Inclusion body myositis is a late onset treatment-refractory autoimmune disease of skeletal muscle associated with a blood autoantibody (anti-cN1A), an HLA autoimmune haplotype, and muscle pathology characterized by cytotoxic CD8+ T cell destruction of myofibres. Here, we report on translational studies of inclusion body myositis patient muscle compared with a diverse set of other muscle disease samples. Using available microarray data on 411 muscle samples from patients with inclusion body myositis (n = 40), other muscle diseases (n = 265), and without neuromuscular disease (normal, n = 106), we identified a signature of T-cell cytotoxicity in inclusion body myositis muscle coupled with a signature of highly differentiated CD8 T-cell effector memory and terminally differentiated effector cells. Further, we examined killer cell lectin-like receptor G1 (KLRG1) as a marker of this population of cells, demonstrated the correlation of KLRG1 gene expression with lymphocyte cytotoxicity across 28 870 human tissue samples, and identified the presence of KLRG1 on pathogenic inclusion body myositis muscle invading T cells and an increase in KLRG1 expressing T cells in inclusion body myositis blood. We examined inclusion body myositis muscle T-cell proliferation by Ki67 immunohistochemistry demonstrating that diseased muscle-invading T cells are minimally or non-proliferative, in accordance with known properties of highly differentiated or terminally differentiated T cells. We found low expression of KLRG1 on infection-protective human lymphoid tissue central memory T cells and autoimmune-protective human blood regulatory T cells. Targeting highly differentiated cytotoxic T cells could be a favourable approach to treatment of inclusion body myositis.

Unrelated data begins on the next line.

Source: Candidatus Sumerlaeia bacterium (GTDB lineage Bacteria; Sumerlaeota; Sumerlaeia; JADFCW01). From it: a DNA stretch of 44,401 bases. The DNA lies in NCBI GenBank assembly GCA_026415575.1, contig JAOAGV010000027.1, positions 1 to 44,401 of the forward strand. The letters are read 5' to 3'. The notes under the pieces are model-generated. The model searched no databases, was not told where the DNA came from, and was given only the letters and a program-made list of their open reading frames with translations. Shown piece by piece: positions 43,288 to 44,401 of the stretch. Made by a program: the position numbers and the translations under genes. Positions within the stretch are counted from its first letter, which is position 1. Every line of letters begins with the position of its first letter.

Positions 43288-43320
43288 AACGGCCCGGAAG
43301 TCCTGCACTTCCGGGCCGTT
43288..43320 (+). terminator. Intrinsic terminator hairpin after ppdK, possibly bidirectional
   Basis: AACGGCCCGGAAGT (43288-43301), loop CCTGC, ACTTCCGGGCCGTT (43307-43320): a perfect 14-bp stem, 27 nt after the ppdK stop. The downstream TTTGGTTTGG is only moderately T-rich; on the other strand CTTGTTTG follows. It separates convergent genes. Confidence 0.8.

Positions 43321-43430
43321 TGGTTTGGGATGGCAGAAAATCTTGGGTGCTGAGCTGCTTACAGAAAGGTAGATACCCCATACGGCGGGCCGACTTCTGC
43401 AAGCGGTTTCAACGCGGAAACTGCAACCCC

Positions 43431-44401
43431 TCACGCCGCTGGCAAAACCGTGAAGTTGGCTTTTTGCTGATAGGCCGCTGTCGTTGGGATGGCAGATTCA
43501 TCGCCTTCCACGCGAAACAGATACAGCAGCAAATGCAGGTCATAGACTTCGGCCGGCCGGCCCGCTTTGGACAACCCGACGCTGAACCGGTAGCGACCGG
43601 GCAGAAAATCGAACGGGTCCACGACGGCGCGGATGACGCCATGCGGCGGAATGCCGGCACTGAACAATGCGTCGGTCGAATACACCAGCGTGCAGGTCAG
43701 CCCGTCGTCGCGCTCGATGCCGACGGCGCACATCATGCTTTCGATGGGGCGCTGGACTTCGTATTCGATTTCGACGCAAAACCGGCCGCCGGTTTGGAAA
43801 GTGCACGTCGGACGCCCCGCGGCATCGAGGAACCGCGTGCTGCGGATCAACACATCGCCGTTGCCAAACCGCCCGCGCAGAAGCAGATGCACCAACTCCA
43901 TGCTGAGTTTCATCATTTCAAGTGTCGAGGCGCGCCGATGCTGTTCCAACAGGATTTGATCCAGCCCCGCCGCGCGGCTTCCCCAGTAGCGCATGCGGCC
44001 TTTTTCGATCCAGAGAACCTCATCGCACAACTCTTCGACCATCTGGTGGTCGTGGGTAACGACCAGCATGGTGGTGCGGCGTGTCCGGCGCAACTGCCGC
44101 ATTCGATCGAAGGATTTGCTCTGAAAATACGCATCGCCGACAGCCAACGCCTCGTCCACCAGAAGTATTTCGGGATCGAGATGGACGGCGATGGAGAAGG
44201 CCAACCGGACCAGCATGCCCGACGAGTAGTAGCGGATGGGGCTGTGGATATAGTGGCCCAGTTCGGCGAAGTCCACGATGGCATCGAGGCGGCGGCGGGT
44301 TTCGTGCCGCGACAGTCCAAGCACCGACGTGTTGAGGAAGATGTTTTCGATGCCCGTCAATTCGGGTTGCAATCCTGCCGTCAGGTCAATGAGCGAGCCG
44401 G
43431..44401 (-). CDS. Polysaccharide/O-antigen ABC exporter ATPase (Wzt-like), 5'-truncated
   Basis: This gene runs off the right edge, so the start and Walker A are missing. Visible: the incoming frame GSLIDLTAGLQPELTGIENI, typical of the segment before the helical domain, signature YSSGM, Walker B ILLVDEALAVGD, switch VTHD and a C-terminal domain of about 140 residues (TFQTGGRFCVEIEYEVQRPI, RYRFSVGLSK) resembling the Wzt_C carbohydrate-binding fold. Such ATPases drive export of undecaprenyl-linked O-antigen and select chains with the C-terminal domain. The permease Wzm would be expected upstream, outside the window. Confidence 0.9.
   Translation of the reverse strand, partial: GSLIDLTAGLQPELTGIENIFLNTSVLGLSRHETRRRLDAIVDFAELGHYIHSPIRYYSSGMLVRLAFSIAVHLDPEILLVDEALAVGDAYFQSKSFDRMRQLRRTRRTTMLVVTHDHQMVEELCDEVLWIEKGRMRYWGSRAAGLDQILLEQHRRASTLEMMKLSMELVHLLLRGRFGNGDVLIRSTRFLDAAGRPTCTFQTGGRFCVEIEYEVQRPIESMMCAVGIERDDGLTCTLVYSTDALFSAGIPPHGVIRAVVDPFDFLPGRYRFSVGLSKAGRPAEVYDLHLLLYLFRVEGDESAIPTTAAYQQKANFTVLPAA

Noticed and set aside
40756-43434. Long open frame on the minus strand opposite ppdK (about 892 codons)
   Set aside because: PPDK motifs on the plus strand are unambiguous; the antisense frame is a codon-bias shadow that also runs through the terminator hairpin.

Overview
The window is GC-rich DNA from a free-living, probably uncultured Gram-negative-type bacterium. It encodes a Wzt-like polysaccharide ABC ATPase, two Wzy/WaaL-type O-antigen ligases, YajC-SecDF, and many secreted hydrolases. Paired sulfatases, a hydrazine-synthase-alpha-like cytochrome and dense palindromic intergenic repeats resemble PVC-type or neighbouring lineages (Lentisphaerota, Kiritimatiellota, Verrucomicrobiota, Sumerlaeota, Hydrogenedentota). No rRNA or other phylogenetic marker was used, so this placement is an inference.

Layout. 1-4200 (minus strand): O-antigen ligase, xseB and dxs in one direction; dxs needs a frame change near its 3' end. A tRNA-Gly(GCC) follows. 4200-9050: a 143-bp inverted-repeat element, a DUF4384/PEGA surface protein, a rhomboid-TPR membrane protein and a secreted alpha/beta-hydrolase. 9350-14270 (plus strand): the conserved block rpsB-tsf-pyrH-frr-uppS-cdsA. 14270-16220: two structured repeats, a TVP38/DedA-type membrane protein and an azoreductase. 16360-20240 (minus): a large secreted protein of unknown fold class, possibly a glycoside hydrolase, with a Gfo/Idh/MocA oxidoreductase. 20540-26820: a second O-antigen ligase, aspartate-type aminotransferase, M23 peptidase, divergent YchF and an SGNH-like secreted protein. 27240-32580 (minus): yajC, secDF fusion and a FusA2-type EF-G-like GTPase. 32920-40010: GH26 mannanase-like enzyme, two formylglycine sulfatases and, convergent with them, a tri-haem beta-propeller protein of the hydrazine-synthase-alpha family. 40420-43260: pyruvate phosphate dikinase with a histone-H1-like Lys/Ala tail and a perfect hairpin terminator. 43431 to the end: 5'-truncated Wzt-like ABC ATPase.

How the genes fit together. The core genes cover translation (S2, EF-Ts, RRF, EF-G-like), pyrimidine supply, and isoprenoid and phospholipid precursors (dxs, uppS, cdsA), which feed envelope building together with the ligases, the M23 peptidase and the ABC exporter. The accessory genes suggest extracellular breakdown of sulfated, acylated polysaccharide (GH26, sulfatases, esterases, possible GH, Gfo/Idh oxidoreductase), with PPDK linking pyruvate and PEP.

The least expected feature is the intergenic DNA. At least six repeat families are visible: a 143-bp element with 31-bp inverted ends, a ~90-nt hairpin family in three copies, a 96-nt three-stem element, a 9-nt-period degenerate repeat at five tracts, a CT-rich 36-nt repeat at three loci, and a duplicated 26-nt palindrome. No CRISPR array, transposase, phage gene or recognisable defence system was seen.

Keywords: KLRG1; inclusion body myositis; inflammatory myopathy; myositis.
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